U.S. Seen as Among the Greatest Nations, But Not Superior to All Others
Despite the struggling economy and broad dissatisfaction with national conditions, the public has a positive view of the United States’ global standing. But more think that the U.S. is one of the greatest countries in the world than say it stands above all other countries.
GOP Contenders Grab Top Attention
The Republican presidential debate in New Hampshire pushed campaign coverage to its highest level to date.
Republican Candidates Stir Little Enthusiasm
The emerging GOP field draws tepid ratings, and among the well-known candidates only Romney has broad potential appeal (most say there is no chance they would vote for Palin). In a hypothetical matchup, Obama continues to hold a sizable lead against a generic Republican opponent.
Top Reaction to GOP Field — “Unimpressed”
Overall, 44% offer negative words to describe the Republican candidates, 19% use neutral words and just 12% use positive words.
Beyond Red vs. Blue: The Political Typology
Political attitudes have become more doctrinaire at both ends of the ideological spectrum. Yet at the same time, the growing center of the political spectrum is increasingly diverse. As an in-depth guide to the political landscape, the 2011 Political Typology sorts Americans into cohesive groups based on their values, political beliefs and party affiliation.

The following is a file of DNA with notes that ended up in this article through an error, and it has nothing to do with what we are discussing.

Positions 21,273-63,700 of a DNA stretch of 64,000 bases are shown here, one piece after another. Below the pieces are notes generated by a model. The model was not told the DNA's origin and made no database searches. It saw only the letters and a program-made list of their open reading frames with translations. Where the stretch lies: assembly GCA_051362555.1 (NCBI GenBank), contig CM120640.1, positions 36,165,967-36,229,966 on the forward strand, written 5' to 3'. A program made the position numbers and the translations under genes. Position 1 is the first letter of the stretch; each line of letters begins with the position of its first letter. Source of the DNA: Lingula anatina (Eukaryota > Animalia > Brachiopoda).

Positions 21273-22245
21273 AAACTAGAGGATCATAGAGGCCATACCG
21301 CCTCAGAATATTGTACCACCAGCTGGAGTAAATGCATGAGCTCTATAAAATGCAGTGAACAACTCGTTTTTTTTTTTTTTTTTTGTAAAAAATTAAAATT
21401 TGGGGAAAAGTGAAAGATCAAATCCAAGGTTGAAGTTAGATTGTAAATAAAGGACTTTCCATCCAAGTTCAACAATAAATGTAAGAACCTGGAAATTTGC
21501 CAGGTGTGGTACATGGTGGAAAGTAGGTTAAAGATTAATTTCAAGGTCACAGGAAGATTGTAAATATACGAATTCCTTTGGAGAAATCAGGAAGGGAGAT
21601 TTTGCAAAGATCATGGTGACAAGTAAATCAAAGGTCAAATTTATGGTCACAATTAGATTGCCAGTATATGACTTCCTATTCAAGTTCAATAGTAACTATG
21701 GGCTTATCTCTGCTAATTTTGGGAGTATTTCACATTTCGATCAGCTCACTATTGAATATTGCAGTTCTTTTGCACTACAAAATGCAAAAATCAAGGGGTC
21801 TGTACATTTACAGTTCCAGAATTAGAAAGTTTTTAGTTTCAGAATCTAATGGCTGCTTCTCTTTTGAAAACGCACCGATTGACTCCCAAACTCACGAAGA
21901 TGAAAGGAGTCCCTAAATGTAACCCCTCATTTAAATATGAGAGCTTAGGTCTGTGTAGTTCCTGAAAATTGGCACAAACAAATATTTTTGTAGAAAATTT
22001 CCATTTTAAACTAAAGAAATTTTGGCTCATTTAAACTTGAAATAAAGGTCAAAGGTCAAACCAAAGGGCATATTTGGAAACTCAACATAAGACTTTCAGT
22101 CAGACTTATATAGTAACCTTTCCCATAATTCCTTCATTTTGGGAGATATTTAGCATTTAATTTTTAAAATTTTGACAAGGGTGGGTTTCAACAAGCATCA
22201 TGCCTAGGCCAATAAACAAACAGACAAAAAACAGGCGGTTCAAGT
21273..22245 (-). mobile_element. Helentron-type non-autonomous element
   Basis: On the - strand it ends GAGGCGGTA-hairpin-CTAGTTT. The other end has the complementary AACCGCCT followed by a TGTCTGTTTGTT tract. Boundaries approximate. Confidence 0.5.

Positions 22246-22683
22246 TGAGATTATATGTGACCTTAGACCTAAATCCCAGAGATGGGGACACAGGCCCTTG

The Latino Electorate in 2010: More Voters, More Non-Voters
More than 6.6 million Latinos voted in last year’s election — a record for a midterm. But Latino representation among the electorate remains below their representation in the general population. This gap is driven by two demographic factors: youth and non-citizenship.
Trump Pushes the 2012 Race into the News
For the first time this year, the 2012 presidential race emerged as a big story, driven in large part by the week’s second leading newsmaker: Donald Trump.
Obama Tests Well at Start of Reelection Run
Nearly half of registered voters say they would like to see Barack Obama reelected, while 37% say they would prefer to see a Republican candidate win the 2012 election. As for who that candidate will be, the GOP has yet to coalesce behind a candidate, but Mitt Romney and Mike Huckabee lead the pack at this early stage.
The Internet and Campaign 2010
More than half of U.S. adults used the internet for political purposes in the last cycle, far surpassing the 2006 midterm contest. They hold mixed views about the impact of the internet: It enables extremism, while helping the like-minded find each other. It provides diverse sources, but makes it harder to find truthful sources.
Twitter and Social Networking in the 2010 Midterm Elections
More than one-in-five online Americans engaged with the 2010 midterm elections or campaign on Twitter or social networking sites; Republicans — especially Tea Party supporters — caught up with Democrats in social media use.